Container gardening is a great way for city dwellers to have their own home-grown food source in a small space. All you need is a deck, a roof garden, or a tiny patch of well-lit space to start your own small garden. To learn the basics, we attended a session with Merill Smith, from Chicago's City Farm. Get ready for growing season!
What You Need
- The planters Merrill uses are made from recycled 2x4s with a plastic screen lining the bottom. She lines the screen with newspaper or burlap, so the soil doesn't fall through. A wine crate is another great option.
- For herbs and lettuce, a planter with a larger surface area and shallow roots in about 2-4 inches of soil will create a higher yield. Tomatoes require a deeper planter. (Merrill uses a plastic bucket lined with burlap and filled with compost.)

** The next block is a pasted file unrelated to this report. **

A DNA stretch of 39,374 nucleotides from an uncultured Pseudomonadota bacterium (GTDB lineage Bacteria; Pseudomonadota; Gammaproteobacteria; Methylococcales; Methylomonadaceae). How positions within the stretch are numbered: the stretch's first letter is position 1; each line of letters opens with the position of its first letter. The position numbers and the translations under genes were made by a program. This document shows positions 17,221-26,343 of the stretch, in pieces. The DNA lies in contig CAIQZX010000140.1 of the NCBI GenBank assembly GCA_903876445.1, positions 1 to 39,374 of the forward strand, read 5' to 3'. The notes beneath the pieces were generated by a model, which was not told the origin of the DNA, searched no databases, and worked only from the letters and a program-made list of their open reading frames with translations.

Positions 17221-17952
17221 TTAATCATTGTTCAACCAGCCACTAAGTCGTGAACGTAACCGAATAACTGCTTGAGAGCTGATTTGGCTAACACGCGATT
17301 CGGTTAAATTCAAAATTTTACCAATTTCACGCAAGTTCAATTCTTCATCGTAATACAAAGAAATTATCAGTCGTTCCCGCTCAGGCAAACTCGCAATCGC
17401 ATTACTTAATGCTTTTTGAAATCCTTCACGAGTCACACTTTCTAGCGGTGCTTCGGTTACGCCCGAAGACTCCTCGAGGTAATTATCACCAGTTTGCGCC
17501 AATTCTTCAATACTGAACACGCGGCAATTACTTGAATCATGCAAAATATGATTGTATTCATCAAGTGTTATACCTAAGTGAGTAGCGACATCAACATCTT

- The materials for Merrill's planters came from the ReBuilding Exchange, an organization that works with contractors to recycle materials from demolitions and renovations.
- The compost Merrill uses comes from City Farm, a sustainable vegetable farm between the Gold Coast and Cabrini Green. They sell compost to the public for $5 per bucket.
- The seeds and sprouts shown above also came from City Farm.
- Merrill sells her Green Box (the large version shown above) through City Farm for $75, $50 of which goes to the farm.
- Planter that provides aeration for roots
- 2-4 inches of good soil (high-quality compost is best)
- Seeds or sprouts
- Sunlight (most herbs and vegetables require a couple hours of full sun per day)
- Hand-held garden cultivator (claw)